Quality Control Department
Video & Audio Quality
Presented in their original 1.33:1 aspect ratio, Off To War doesn't aim high visually but still hits the mark. Colors and image detail are fine for this standard presentation, while edge enhancement and pixellation don't seem to be a major issue. The audio presentation is basic yet equally satisfying, as this 2.0 Stereo English mix offers clean, clear dialogue and music. Unfortunately, no optional English subtitles or Closed Captioning are available for the episodes or bonus material.
Menu Design, Presentation & Packaging
The menu designs (presented in 1.33:1 format, seen above) offer a clean layout and easy navigation, though several of the bonus features don't include a "play all" option. Each 43-minute episode has been divided into 16 chapters (NOTE: the longer 63-minute final episode contains 19), while no obvious layer changes were detected during playback. Off To War is given plenty of room to breathe; each disc includes three episodes, while the fourth holds the longer finale and a handful of extras. This release is housed in a handsome foldout digipak case; though no inserts are included, episode summaries have been printed on the packaging interior.
Engaging and respectful, the bonus features for Off To War help to round out this package even more. Leading things off is a series of four Audio Commentaries (one per disc) with several episode directors and soldiers; they're obviously a bit more personal than technical, but these added layers of authenticity only strengthen the featured episodes. Also of interest is an extensive collection of Extra Scenes (19 clips, 69:10 total), which aren't all of interest but are nice to have anyway. Seen below (at left) is a modest Christmas display sent over by one of the soldiers' relatives. Presented in a 1:33:1 aspect ratio and in finished form, these scenes look to have been cut for timing purposes, not for content.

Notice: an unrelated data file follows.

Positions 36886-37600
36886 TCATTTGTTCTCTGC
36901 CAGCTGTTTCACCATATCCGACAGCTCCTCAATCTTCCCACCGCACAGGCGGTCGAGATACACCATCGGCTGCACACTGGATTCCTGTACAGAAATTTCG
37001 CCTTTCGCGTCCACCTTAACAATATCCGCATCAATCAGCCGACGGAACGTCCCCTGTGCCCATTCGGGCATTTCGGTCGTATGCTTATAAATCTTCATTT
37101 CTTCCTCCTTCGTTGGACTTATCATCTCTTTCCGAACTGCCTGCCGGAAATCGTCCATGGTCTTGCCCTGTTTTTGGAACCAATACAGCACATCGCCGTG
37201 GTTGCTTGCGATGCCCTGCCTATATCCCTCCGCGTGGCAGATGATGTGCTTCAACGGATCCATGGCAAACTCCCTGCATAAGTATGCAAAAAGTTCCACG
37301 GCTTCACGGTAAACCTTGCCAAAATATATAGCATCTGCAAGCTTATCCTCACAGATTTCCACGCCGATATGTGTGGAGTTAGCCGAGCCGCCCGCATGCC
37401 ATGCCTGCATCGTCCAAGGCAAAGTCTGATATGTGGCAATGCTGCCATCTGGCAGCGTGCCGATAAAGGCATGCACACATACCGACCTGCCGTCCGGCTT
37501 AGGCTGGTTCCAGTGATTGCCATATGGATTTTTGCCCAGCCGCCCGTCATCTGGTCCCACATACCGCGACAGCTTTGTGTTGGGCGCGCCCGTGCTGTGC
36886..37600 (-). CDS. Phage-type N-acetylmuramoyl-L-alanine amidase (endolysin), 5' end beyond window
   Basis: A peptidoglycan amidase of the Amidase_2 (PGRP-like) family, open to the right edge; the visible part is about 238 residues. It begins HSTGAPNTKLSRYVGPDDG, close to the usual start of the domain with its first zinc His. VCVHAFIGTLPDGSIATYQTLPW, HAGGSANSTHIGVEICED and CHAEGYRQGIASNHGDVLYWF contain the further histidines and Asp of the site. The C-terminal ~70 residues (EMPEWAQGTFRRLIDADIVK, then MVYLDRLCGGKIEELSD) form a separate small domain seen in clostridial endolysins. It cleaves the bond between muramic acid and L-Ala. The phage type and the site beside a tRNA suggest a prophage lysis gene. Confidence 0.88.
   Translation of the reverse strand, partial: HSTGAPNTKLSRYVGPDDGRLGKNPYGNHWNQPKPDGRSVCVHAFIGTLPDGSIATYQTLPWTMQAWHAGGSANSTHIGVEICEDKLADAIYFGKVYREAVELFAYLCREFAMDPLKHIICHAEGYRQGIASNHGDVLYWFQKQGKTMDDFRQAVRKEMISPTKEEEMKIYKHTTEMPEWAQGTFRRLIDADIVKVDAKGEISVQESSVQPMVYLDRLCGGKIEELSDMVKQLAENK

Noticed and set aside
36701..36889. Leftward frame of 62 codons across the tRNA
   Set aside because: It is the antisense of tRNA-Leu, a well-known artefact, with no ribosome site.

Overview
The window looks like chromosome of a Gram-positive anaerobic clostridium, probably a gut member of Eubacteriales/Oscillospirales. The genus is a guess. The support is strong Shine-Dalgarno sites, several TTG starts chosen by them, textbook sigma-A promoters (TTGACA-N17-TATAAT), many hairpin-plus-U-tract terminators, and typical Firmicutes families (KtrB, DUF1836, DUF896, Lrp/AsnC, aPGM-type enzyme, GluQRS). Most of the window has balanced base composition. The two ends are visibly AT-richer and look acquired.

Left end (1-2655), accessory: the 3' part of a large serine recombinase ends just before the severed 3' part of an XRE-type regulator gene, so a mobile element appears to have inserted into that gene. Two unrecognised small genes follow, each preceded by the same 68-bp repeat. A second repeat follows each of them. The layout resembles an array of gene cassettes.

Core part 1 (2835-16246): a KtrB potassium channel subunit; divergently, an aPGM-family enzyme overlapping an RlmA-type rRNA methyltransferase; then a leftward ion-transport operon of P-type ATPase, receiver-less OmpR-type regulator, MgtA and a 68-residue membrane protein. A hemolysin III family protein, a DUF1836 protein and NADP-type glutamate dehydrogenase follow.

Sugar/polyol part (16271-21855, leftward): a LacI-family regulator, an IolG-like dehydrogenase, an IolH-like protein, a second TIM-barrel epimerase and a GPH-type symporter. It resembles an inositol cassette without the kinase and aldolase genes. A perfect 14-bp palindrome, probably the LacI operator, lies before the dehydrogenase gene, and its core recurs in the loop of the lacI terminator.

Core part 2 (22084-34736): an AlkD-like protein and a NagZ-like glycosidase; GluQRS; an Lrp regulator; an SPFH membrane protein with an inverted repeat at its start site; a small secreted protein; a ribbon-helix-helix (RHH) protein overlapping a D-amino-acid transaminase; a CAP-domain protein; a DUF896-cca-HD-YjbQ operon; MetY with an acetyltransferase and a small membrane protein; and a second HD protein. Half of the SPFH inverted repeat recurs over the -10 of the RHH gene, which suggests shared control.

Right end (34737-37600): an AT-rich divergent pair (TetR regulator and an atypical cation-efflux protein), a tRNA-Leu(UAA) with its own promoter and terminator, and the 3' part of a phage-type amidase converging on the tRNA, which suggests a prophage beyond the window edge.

Next up is a brief Memorial (1:10) for the 33 members of the 39th Brigade who passed away in Iraq, as well as a Photo Album (self-navigating, below right) containing pictures and captions by 11 different soldiers. Closing things out is a series of Trailers (3 clips, 3:58 total) for other Off To War releases, as well as a series of Cast & Crew text pages. It's a surprisingly well-rounded collection of extras, especially for a low-budget television series.
Even-handed and entertaining from start to finish, the ten-part series Off To War shows this complex, bitter conflict from a more personal perspective. Slow motion flag-waving is thankfully kept to a bare minimum, while the ten-episode format allows plenty of time to get acquainted with many of the different soldiers on board. Kino's DVD presentation is satisfying for the most part, offering a good technical presentation and plenty of thoughtful bonus material. While the lower replay value may keep casual fans from adding this to their permanent collections, Off To War is a solid boxed set that demands more than just a weekend rental. Recommended.
Randy Miller III is an affable office monkey based in Harrisburg, PA. He also does freelance graphic design projects and works in a local gallery. When he's not doing that, he enjoys slacking off, mocking passers-by and writing things in third person.